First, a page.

European and Israeli startups raised $4.6 billion in Q2 2016 as investment pace slumps

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European and Israeli startups completed 782 funding rounds in the second quarter of 2016, worth a combined €4.1 billion (about $ 4.6 billion).

According to our own data and research, both figures represent a decrease compared to the previous quarter, when investment in local technology companies peaked at 808 deals worth €4.9 billion in total, in part as a consequence of Spotify’s $ 1 billion (or about €910 million) debt round.

Whilst the drop in quarterly investment volume can be attributed to Spotify’s effect in the previous quarter, what’s more interesting is the fact that the number of deals decreased -albeit slightly- quarter-on-quarter for the first time since the beginning of 2015.

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As a consequence of the number of funding deals increasing at a much faster pace than total investment volume in recent times, the average size of European and Israeli investments decreased to €5.2 million in Q2, the lowest figure in the past six quarters.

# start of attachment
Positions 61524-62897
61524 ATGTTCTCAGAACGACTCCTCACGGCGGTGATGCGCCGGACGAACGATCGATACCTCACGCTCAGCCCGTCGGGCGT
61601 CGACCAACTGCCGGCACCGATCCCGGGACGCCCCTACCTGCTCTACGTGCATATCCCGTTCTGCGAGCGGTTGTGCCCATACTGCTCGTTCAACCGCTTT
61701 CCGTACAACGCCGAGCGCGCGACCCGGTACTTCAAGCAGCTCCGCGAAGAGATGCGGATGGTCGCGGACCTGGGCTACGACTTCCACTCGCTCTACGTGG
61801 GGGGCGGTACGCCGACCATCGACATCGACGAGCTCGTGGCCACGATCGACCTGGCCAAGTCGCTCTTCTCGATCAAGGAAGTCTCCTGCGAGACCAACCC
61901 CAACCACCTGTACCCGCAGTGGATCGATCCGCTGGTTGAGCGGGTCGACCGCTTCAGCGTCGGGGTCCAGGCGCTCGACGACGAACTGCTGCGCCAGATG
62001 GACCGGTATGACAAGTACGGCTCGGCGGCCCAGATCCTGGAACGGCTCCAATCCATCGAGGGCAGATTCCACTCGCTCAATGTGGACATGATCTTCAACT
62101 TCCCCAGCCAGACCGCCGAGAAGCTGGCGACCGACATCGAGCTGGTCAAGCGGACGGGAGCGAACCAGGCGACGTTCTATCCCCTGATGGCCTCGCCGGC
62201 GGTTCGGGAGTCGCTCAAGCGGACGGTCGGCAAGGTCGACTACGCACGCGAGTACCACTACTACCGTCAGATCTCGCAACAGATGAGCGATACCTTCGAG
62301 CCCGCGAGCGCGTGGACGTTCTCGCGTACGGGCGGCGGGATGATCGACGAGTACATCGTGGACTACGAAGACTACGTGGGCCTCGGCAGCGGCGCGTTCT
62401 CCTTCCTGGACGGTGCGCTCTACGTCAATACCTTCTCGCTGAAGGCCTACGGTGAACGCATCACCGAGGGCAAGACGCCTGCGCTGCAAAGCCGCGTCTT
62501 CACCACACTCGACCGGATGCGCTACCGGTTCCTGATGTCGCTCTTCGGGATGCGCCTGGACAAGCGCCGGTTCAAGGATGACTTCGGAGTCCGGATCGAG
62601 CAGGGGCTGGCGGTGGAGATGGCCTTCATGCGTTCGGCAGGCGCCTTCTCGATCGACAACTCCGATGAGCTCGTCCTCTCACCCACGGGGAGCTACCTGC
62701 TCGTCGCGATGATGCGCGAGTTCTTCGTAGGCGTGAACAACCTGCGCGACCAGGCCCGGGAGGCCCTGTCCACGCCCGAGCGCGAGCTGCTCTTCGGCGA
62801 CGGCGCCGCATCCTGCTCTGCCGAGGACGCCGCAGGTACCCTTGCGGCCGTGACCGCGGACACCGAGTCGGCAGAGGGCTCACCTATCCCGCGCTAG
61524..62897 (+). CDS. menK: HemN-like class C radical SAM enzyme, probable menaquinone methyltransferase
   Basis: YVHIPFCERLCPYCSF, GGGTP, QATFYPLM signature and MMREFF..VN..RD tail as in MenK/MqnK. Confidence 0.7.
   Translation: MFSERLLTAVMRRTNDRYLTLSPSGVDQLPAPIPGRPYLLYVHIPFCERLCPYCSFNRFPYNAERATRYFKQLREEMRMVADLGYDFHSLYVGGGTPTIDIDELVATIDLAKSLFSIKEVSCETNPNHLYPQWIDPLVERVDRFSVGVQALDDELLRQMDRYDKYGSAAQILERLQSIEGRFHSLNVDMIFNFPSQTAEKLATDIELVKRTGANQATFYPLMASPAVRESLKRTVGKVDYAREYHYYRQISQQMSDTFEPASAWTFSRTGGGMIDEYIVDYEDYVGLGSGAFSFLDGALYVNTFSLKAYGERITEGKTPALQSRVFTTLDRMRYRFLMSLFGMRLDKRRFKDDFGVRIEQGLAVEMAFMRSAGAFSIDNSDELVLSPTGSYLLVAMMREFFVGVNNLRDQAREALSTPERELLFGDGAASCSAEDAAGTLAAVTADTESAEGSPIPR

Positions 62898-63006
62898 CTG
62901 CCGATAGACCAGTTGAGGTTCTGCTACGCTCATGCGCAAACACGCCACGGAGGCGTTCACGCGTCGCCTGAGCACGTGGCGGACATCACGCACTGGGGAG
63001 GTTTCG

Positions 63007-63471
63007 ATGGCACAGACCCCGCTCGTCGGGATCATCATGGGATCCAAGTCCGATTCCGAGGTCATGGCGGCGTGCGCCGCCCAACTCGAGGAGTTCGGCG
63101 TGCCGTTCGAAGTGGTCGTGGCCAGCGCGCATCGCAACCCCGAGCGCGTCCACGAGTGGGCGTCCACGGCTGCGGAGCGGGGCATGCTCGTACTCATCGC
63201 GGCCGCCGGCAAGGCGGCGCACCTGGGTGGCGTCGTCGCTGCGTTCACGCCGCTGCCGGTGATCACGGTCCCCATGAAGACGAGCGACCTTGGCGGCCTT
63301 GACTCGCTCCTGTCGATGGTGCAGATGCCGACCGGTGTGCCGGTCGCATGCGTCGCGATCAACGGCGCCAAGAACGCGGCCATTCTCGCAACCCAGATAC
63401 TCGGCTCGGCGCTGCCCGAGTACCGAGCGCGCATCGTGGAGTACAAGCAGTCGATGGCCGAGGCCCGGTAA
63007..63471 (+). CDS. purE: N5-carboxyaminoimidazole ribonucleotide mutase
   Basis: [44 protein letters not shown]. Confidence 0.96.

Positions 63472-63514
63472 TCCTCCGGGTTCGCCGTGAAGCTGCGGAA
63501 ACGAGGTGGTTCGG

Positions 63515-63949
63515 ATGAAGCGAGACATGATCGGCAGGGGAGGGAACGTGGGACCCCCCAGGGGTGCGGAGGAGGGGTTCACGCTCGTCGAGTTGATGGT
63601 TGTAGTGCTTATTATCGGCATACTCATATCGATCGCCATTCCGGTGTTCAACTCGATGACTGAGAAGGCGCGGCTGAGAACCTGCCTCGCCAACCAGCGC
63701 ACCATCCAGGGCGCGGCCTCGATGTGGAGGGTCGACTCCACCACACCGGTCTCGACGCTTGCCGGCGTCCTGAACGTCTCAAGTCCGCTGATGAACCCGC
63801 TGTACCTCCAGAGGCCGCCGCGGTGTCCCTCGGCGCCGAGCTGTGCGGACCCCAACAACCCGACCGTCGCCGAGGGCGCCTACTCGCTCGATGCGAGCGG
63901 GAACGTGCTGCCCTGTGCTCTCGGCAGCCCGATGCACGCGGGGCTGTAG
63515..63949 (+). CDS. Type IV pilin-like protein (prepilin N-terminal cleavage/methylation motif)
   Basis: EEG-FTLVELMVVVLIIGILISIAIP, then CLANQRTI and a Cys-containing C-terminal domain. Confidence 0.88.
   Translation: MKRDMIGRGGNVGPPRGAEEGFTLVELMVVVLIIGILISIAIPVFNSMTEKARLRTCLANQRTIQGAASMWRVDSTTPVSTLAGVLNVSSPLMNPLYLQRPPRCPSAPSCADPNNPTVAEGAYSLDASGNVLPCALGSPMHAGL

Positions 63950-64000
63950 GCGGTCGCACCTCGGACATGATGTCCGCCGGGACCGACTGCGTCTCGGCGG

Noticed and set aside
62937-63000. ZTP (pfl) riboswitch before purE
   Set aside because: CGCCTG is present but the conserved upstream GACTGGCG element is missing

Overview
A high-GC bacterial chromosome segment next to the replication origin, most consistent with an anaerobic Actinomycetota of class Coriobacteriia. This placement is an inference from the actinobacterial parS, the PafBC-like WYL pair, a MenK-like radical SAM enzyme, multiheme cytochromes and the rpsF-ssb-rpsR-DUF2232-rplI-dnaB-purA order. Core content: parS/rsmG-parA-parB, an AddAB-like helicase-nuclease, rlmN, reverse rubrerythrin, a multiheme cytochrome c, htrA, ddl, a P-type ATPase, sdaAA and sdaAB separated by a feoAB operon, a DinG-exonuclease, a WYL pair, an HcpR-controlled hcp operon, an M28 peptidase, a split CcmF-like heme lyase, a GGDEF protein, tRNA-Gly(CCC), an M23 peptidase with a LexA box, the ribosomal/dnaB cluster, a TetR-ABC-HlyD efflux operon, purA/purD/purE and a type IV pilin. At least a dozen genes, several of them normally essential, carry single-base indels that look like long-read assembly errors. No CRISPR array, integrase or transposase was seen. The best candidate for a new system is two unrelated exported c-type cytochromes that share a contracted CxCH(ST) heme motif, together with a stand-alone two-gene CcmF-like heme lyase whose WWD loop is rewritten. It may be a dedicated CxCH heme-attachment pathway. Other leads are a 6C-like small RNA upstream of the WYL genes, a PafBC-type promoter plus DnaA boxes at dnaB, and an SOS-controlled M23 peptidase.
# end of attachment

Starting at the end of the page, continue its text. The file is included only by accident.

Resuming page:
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Although the European and Israeli tech ecosystems continue to post significant year-on-year uplifts in investment volume and number of deals (+81% and +7%, respectively), it’s worth highlighting a couple of additional facts that could point to a period of slower growth ahead:

  • While the number rounds smaller than €1 million continue to grow massively (there were 285 in Q2 2016, vs. 132 a year ago in the same period), deals of between €1 and €5 million and €5 to €10 million decreased. In the case of the former, it was the first drop since the beginning of 2015.
  • Funding to UK-based startups reached its lowest point since the first quarter of 2015, at €737 million, despite the fact that the number of quarterly deals has remained stable.

The good news? Q2 2016 was still higher than any quarter last year, Israel continues to grow non-stop (leading the region with €1.1 billion in total funding in Q2 2016), while investment in German startups increased following various quarters of consecutive decline and, as aforementioned, there are many more entrepreneurs building companies, startups raising funding and investors backing companies than a year ago.

This post first appeared on Tech.eu.

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